I drove my dad to Minneapolis last fall. My younger brother had bought a new house, and we were coming (ostensibly) to help him move. My dad could barely walk at this point; such was his arthritis and back and nerve trouble. The scooter bouncing along on the back of the pickup was a clue as to just how helpful he and I would be with this move. But my brother had a new house, and my dad should see it.
Northeast Minneapolis: Far from gravel, close to awesome (photo, visit-twincities.com)
So we packed all the paraphernalia of my dad’s grasp on independence—the scooter and walker and medications and bandages for skin made delicate by years of prednisone—and we rolled out, my mom and older brother in a second car.
Dad brought a bag of candy so we could chew and talk. We gabbed happily and filled the cab with wrappers. To humor my preoccupations, he asked about bike races. Over the two or three years I’ve raced, my dad had gone from someone who hardly realized adults rode bicycles to an earnest fan who wanted to hear “the long version” of each event I entered.
My racing season was done, so he asked about my goals for next year. (I didn’t have any.) So I told him instead about Randy and what kind of guy he was. I said I hadn’t really appreciated how cool it was that Lincoln’s fastest local gravel racer was also one of its nicest. And what intrigued me most about the year of local races to come, I said, would be seeing how the big vacuum he left would fill in.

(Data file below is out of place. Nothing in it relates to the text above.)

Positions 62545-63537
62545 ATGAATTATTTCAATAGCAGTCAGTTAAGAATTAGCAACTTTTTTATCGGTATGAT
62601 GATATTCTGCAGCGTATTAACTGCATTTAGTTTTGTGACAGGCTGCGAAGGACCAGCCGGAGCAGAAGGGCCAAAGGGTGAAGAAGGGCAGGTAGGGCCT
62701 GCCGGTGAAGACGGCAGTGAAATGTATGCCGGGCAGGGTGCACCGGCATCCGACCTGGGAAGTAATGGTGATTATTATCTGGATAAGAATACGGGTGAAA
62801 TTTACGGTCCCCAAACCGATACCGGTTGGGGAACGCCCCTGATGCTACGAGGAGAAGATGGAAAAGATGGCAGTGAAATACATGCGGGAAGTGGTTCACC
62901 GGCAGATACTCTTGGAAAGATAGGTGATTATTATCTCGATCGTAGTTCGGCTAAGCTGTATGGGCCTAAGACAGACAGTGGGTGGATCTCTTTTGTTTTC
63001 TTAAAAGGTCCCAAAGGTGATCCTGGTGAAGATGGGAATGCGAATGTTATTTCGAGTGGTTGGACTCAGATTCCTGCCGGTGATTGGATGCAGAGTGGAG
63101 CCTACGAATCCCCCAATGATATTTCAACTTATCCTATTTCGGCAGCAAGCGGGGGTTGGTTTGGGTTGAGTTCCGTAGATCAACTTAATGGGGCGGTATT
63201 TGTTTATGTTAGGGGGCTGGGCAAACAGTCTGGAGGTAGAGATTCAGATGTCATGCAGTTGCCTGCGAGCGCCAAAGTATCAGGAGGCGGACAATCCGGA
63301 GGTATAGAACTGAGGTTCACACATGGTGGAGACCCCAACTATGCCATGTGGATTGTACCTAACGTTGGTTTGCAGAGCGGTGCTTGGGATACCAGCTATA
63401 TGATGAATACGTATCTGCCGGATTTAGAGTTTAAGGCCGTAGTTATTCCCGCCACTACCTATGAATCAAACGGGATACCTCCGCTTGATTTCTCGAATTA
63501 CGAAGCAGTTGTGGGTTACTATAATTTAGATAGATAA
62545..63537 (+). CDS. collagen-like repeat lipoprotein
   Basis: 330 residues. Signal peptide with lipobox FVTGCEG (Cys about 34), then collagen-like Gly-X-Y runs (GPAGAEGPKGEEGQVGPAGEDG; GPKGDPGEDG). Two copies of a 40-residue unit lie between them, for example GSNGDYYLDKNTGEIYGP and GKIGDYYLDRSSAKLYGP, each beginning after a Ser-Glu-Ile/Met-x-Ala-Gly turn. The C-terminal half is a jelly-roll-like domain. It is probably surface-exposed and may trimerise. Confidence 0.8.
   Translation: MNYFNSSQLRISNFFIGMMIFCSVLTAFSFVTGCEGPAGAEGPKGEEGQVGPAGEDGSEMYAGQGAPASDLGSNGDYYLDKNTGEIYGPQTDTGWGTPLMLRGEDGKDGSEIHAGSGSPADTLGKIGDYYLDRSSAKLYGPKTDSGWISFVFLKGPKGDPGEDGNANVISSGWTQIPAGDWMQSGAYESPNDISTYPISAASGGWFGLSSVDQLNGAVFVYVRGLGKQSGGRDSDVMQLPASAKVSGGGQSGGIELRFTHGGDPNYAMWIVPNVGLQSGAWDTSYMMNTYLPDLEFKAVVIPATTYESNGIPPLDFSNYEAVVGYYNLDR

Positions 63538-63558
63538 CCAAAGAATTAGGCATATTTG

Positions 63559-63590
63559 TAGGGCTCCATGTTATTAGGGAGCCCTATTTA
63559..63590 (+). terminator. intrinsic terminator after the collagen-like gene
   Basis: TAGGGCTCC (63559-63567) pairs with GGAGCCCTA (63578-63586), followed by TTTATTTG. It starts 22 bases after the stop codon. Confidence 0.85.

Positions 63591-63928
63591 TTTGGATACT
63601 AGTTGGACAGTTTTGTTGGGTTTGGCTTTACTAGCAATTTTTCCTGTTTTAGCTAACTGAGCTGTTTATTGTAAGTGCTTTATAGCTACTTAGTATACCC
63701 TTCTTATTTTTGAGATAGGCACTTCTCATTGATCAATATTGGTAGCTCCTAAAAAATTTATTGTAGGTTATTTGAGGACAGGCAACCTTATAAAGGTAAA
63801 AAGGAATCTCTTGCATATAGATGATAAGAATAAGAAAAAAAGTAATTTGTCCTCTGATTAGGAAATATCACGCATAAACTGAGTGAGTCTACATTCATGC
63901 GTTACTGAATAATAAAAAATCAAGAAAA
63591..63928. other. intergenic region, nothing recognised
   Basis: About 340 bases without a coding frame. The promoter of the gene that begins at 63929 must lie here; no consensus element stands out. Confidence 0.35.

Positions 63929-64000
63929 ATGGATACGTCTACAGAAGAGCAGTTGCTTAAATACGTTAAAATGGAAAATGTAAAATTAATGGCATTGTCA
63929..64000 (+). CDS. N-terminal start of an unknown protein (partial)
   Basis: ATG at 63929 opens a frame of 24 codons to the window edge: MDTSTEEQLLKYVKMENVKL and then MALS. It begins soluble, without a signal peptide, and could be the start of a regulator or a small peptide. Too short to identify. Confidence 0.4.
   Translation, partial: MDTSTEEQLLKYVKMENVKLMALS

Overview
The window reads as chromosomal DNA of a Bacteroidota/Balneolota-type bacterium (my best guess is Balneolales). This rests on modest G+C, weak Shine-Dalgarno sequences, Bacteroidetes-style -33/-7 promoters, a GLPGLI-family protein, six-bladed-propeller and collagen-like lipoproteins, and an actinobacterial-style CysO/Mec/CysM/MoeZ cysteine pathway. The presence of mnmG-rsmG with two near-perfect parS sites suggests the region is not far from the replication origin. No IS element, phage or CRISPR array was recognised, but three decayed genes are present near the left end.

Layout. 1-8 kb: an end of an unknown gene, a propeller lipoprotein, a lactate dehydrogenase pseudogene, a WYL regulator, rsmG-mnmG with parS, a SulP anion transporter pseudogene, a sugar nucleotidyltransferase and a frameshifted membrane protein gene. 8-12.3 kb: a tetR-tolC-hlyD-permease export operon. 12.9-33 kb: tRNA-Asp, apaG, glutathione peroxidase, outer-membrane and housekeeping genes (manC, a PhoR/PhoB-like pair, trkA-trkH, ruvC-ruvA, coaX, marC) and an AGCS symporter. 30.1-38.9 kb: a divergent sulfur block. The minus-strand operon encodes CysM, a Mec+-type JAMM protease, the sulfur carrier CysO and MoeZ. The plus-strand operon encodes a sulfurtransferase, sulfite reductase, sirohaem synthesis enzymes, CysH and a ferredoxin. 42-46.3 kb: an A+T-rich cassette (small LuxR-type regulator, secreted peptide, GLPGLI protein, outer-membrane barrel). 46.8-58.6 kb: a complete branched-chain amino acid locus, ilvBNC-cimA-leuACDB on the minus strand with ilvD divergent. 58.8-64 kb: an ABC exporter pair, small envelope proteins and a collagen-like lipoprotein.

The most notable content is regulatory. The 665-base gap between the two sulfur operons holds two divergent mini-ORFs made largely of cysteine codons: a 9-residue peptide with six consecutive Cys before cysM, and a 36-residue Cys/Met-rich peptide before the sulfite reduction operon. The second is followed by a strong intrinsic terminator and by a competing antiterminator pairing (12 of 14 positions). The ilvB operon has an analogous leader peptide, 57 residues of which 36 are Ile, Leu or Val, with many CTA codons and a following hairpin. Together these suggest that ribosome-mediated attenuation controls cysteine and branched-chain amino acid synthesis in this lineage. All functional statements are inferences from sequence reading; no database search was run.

I told my dad somewhere north of Ames that whoever took that space at the top, I just hoped he or she wouldn’t be a jerk. Nature abhors a vacuum. And if it must be filled, let it be by someone good.
Because he’s a dad, complete with a dad’s faith, my dad asked me, “Why not you?” I laughed and told him that, basically, the only thing keeping me from being that guy at the front was my inability to make a bike go fast enough to be that guy at the front.
Even if it were physiologically possible, I told my dad that that kind of leap would take a winter’s worth of frozen water bottles and more physical discomfort than I cared to imagine. He shifted inside his own unimaginable discomfort in the passenger seat and took another nap.
Often, the idea of winter cycling is prettier than the reality of winter cycling. (photo, road.cc)
We arrived at the hotel in Northeast Minneapolis and got my dad settled in. Then my mom, brother and I left to go scope out the new house. We saw the front yard’s steep slope—the winding steps that led up to the back from the alley.
“We’ll get him up here once,” my mom said. “But I don’t think I’ll ever get him to come back.”
She was joking, except not really.
My dad fell in mid-December, in his basement. It happened that I was biking over to see him when he went down. And I putzed around in the garage a while, not knowing, fussing with this or that on the Surly before coming inside. Mom called me downstairs.
Because he’s a dad, complete with a dad’s sense that his 41-year-old son is still and forever somehow a child, my dad told me, “You can’t lift me up.” And I said on three and scooped him up. There was less of him left than I realized. We got him to his chair and Mom cleaned and bandaged his elbow.
“I just need to rest,” he said. He rested.
There’d be another fall and another scoop, and an early Eisenhauer Christmas, and, the next day, a third, bloodier fall in the basement. This time, a rescue call. The EMTs strapped him on a stretcher, which they had to stand completely upright to make the tight turn at the top of the steps and out through the garage to the ambulance.
He’d never come back home. Surgery on an infected elbow from fall #1. Then weeks defined by a “lack of functional progress.” Then an infected kidney. Then sepsis. Then infective endocarditis. Then death on March 9.